One assertion per test should come natural

Posted by Chris on November 17, 2006

In an “earlier post”:/articles/2006/10/22/to-setup-or-not-to-setup I mentioned very briefly the _one-assert-per-test-method_ rule. This is something I think originally came from Dave Astels and definitely a guideline that I try to follow. The reason is of course that it helps make tests simpler and more expressive and therefore make them more helpful in locating problems. “Astels also argue”:http://www.artima.com/weblogs/viewpost.jsp?thread=35578 that “_by adding the specification of the behavior one tiny piece at a time, you drive toward evolving the code in small, controllable, understandable steps_”.

Now there might of course be situations when it makes sense to have more than one assert. However, what is important to note about those situations is that they should not change the Arrange-Act-Assert structure of a test. So if there are multiple asserts in a test, they should all be at the end of the test. Definitely do not let your tests become Arrange-Act-Assert-Act-Assert-Act-Assert or similar.

However, even with nicely structured tests, I have come to think of multiple asserts as a kind of smell that the test (or rather the fixture) might not be really thought through. There is one specific situation that I have seen a couple of times where people say that the test is so simple that there is no reason to write it in multiple test methods. Let me show a typical example:

[TestFixture]
public class FooBuilderTests
{
  [Test]
  public void FooIsBuiltCorrectly()
  {
    string fooThis = "foobar";
    string fooThat = "barfoo";
    FooBuilder fooBuilder = new FooBuilder();
    Foo foo = fooBuilder.Create(fooThis, fooThat);

    Assert.AreEqual(fooThis, foo.This);
    Assert.AreEqual(fooThat, foo.That);
  }
}

What we are testing is a simple builder class (FooBuilder) that is used to create object instances of the class Foo. It takes two strings which we expect to be set correctly on the appropriate properties of the Foo instance returned. Simple enough, right? Why would we ever want to create two separate test methods for these two asserts that are so linked to each other?

As I said, I smell something wrong here. And it is very obvious to me what it is. FooBuilderTests is not a good name for a test fixture, or rather the fixture is not a good one. We should not simply have a single “generic” fixture for every production class. What the fixture is all about is setting up everything in a specific state and then testing things in that state. So what would be a better fixture in this case? Look at the setup that is common for the tests that will be in the fixture. How about we call it AFooCreatedByAFooBuilder. This also makes it quite natural to use the setup method of xUnit frameworks, as I discussed in the “post mentioned earlier”:/articles/2006/10/22/to-setup-or-not-to-setup, although it of course works equally well to do setup in a method called directly from the test methods. Here is what this fixture would look like:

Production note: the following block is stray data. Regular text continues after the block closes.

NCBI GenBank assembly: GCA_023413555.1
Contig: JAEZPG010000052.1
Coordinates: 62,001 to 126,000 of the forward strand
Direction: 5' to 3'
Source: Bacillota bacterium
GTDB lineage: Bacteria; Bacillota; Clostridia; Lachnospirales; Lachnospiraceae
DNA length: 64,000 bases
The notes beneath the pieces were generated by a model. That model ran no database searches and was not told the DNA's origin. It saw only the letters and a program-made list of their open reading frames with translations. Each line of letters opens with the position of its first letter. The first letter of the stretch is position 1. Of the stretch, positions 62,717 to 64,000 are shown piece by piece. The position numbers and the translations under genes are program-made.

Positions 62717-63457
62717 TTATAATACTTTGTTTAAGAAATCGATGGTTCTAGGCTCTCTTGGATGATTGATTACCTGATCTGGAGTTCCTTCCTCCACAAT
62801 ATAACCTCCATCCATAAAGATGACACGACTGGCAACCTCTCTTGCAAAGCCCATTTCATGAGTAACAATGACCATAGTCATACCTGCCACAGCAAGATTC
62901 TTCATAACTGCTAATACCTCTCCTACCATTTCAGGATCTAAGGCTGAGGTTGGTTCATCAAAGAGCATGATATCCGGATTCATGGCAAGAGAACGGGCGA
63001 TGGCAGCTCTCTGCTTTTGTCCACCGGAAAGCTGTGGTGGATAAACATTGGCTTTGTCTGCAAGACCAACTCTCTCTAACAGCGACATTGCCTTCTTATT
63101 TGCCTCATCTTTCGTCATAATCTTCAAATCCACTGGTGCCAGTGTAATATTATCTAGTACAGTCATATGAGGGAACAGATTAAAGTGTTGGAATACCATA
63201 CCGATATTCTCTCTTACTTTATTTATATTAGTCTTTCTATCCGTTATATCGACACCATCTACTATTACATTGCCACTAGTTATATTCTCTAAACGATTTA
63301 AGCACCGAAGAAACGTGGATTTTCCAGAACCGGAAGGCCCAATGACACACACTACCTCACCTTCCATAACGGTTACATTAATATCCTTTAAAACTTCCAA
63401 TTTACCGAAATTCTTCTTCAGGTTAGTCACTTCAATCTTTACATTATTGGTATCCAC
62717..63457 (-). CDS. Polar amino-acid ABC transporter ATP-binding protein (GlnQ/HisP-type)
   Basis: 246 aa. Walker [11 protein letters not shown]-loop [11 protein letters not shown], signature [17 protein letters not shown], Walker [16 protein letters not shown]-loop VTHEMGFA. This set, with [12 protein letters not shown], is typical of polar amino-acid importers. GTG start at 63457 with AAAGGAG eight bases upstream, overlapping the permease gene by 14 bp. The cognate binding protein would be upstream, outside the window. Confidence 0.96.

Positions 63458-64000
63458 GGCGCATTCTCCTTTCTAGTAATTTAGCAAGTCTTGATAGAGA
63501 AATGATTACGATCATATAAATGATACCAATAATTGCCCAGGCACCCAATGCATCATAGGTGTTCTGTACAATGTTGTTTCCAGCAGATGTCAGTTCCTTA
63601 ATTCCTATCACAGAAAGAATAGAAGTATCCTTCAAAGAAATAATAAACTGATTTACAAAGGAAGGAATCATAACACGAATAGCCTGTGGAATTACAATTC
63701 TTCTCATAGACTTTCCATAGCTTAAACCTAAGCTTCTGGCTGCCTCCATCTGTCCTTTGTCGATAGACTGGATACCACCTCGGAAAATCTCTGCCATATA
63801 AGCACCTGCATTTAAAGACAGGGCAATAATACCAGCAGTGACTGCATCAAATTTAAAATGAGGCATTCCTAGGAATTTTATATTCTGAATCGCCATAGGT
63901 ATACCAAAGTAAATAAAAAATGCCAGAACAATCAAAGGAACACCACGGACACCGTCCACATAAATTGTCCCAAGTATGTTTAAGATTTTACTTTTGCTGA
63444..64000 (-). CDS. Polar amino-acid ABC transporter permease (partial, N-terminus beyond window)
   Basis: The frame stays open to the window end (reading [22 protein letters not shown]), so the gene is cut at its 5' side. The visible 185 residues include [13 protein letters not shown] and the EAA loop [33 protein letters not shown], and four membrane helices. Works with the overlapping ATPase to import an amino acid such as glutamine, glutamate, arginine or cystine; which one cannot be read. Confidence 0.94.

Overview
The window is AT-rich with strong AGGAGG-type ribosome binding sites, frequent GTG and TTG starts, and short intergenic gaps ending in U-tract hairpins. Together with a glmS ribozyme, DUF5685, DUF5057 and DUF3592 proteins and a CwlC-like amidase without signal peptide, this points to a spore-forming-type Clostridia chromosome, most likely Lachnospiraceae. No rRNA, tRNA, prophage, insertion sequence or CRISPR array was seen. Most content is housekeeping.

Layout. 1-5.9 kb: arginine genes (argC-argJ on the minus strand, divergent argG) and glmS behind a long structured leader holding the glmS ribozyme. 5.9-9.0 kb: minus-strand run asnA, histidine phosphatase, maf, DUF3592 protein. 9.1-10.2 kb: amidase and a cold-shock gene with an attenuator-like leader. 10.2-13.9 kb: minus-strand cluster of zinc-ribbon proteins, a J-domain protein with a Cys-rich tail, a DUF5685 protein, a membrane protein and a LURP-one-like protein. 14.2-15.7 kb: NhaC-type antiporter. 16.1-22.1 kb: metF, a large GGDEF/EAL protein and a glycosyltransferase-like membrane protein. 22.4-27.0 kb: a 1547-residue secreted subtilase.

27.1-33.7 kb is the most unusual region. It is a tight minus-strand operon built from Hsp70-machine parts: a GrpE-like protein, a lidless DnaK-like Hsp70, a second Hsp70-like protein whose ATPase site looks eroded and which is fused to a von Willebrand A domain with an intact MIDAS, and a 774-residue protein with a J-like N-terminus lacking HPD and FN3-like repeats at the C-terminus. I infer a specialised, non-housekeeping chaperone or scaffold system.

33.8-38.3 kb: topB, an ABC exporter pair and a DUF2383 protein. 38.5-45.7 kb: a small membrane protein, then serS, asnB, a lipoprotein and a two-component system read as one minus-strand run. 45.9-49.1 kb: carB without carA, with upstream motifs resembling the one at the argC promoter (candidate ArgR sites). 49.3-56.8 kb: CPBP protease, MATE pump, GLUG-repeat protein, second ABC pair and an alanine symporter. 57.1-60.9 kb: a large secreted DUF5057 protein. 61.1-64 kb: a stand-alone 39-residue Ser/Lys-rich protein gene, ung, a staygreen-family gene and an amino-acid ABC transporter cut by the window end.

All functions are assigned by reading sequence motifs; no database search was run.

[TestFixture]
public class AFooCreatedByAFooBuilder
{
  private Foo foo;
  private string fooThis = "foobar";
  private string fooThat = "barfoo";

  [SetUp]
  public void InitPerTest()
  {
    FooBuilder fooBuilder = new FooBuilder();
    foo = fooBuilder.Create(fooThis, fooThat);
  }
}

With this fixture it becomes quite natural to create two separate tests for the two asserts. Here is the code that goes for the tests:

  [Test]
  public void ThisIsSetCorrectlyOnFooInstance()
  {
    Assert.AreEqual(fooThis, foo.This);
  }

  [Test]
  public void ThatIsSetCorrectlyOnFooInstance()
  {
    Assert.AreEqual(fooThat, foo.That);
  }

If we strive to organize our tests in a fixture oriented approach instead of a per-production-class oriented approach, I think having one assert per test method comes natural. By the way, with Behavior-Driven Development I do not think this would ever be an issue. With the contexts and specifications of BDD we write this way naturally. Even though BDD is not really a lot more than a different wording from TDD, it makes it so much easier to think correctly about writing your tests/specifications.